• 1974-75 Utah Stars (ABA); 1975-76 Spirits of St. Louis (ABA); 1976 Buffalo Braves; 1976-82 Houston Rockets; 1982-86, 1993-94 Philadelphia 76ers; 1986-88 Washington Bullets; 1988-91 Atlanta Hawks; 1991-93 Milwaukee Bucks; 1994-95 San Antonio Spurs

  • 20.3 PPG, 12.3 RPG, 1.3 BPG

Malone was one of the original preps-to-pros players, joining the ABA as a teenager. He was a dominant scorer and rebounder who was peerless on the offensive glass, averaging 6.1 offensive boards during an eight-year span where he led the NBA in boards six times. Malone was a three-time NBA MVP, including in the 1982-83 season, when he also was Finals MVP for the Sixers and won his only championship ring.
-- Snellings

17. Karl Malone

  • 1985-2003 Utah Jazz; 2003-04 Los Angeles Lakers

  • 25.0 PPG, 10.1 RPG, 3.6 APG, 1.4 SPG

They didn't call Karl Malone "The Mailman" for no reason. He always delivered on the basketball court. Although he didn't win an NBA title despite three trips to the Finals, Malone is still the league's No. 2 scorer, behind the legendary Kareem Abdul-Jabbar. Malone's statue is planted outside of Salt Lake City's Vivint Smart Home Arena, next to that of his running mate, John Stockton.
-- Woodyard

16. Jerry West

  • 1960-74 Los Angeles Lakers

  • 27.0 PPG, 5.8 RPG, 6.7 APG

Considered a top-five player of all time at his position, shooting guard, West had the tortured NBA existence of making it to the NBA Finals nine times but winning only once. A 27 PPG regular-season scorer, West upped his average to 29.1 per game in the playoffs. Immortalized in the league's history, as his silhouette appears as a red, white and blue symbol to signify the best basketball in the world, "The Logo" was an All-Star all 14 seasons he played.
-- McMenamin

15. Julius Erving

  • 1971-73 Virginia Squires (ABA); 1973-76 New York Nets (ABA); 1976-87 Philadelphia 76ers

  • 24.2 PPG, 8.5 RPG, 4.2 APG

As the premier above-the-rim player of his era, Dr. J's legend would probably be even greater had he not spent the first five years of his career in the ABA. Erving was named NBA MVP in 1981 and won the championship in 1983 -- who could forget his "rock the baby" dunk against the Lakers that season, serving as a prelude to his Finals win? His career NBA averages of 22 points, 6.7 rebounds, 3.9 assists, 1.8 steals and 1.5 blocks tell the story of his all-around game.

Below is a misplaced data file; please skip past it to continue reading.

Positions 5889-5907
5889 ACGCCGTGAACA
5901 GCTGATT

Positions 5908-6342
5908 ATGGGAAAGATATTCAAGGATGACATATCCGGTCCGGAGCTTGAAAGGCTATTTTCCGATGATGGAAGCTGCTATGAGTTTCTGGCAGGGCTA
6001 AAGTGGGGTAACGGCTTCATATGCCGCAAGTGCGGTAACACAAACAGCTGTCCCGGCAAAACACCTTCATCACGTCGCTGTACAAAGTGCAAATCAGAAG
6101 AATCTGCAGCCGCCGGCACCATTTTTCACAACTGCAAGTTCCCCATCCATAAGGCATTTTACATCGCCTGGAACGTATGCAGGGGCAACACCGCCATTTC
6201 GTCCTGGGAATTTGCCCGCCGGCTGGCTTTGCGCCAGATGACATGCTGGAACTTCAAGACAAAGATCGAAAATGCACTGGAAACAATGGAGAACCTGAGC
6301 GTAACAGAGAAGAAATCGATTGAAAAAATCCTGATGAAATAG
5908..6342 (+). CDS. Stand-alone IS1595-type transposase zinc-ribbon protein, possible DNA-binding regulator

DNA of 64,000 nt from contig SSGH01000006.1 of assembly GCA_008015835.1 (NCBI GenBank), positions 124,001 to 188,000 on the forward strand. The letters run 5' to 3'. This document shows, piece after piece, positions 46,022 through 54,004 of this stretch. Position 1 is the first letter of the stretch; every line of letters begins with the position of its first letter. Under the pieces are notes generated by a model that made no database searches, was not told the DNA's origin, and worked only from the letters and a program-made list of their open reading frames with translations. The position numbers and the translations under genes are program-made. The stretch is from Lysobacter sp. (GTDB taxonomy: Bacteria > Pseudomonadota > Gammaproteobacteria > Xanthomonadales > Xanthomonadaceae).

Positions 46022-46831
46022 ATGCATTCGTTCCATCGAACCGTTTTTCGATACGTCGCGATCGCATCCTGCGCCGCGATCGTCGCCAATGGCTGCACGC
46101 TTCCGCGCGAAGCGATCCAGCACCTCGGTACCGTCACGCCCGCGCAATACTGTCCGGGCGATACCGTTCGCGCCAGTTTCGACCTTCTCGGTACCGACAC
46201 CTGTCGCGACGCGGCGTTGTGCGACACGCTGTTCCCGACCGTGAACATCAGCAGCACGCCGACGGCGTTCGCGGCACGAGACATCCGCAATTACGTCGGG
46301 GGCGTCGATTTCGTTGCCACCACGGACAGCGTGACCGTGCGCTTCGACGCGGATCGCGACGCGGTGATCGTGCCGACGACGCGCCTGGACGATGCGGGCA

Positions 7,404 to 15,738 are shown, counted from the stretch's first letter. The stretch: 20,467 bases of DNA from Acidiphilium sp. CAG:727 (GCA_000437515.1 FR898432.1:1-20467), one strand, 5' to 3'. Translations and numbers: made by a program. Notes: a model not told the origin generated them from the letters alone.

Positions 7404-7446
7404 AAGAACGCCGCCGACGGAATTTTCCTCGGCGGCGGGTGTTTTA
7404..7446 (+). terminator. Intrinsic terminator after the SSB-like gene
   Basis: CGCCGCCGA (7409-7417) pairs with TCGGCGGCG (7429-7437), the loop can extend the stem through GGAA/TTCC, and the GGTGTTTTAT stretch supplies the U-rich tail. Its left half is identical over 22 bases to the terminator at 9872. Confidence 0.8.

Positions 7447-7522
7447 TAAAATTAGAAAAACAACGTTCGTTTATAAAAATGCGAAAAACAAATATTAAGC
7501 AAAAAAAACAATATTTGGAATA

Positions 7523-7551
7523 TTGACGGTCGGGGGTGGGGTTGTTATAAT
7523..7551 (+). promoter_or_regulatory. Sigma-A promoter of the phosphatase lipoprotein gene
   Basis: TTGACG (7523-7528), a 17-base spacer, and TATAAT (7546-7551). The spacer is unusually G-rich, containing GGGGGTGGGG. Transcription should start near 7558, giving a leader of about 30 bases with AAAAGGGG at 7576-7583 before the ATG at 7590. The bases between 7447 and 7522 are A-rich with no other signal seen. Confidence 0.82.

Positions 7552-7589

-- McMenamin

Dr. J rocks the baby for huge slam

On Jan. 5, 1983, Julius Erving completes his famous "Rock the Baby" dunk, with Michael Cooper wanting no part of the vicious jam in a 76ers win.

14. Kevin Durant

  • 2007-08 Seattle SuperSonics, 2008-16 Oklahoma City Thunder; 2016-19 Golden State Warriors; 2019-20 Brooklyn Nets

  • 27.0 PPG, 7.1 RPG, 4.1 APG, 1.1 SPG, 1.1 BPG, 1.8 3s PG

Coming off an Achilles injury, Durant's climb back into the elite of the league isn't a given, but even if he retired tomorrow, he has stacked an all-time career. His eight years in OKC featured his best individual basketball, with four scoring titles and an MVP. No matter how you view his two championships with the Warriors -- both of which included Finals MVPs -- they will forever be high on the bullet points of his overall résumé. Another title in a less controversial fashion could vault Durant into the top 10, and if he recovers to be even close to his pre-injury self, he could challenge some massive career numbers.
-- Royce Young

13. Stephen Curry

  • 2009-20 Golden State Warriors

  • 23.5 PPG, 4.5 RPG, 6.6 APG, 1.7 SPG, 3.6 3s PG

The greatest shooter of all time. Curry's ability to hit shots from all over the floor changed the way the game is played. He has led the Warriors to three NBA championships and earned two MVP awards, becoming the first unanimous MVP in league history in 2015-16. Curry's influence on the game is seen on every level of basketball as younger generations shoot more than ever while trying to replicate his game.
-- Friedell

The best of Steph Curry's handles

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12. Hakeem Olajuwon

  • 1984-2001 Houston Rockets; 2001-02 Toronto Raptors

  • 21.8 PPG, 11.1 RPG, 1.7 SPG, 3.1 BPG

"The Dream," with all due respect to Kevin McHale, is the premier low-post technician to ever catch an entry pass. Olajuwon, a two-time Finals MVP who averaged 30.9 points, 10.7 rebounds, 4.4 assists, 3.4 blocks and 1.5 steals during the playoffs of the Rockets' back-to-back title runs, is also one of the all-time dominant defensive anchors. His NBA record of 3,830 blocks might never be approached, much less broken.
-- MacMahon

11. Oscar Robertson

  • 1960-70 Cincinnati Royals; 1970-74 Milwaukee Bucks

  • 25.7 PPG, 7.5 RPG, 9.5 APG

"The Big O" burst onto the scene as a rookie in 1960, and by the time his sophomore season was wrapped up, he had become the first player to average a triple-double in a single season. Robertson picked up his only NBA title when he went to Milwaukee and teamed up with a young Lew Alcindor. Robertson is still the only player in NBA history who sits in the top 10 in points per game and assists per game.
-- Lopez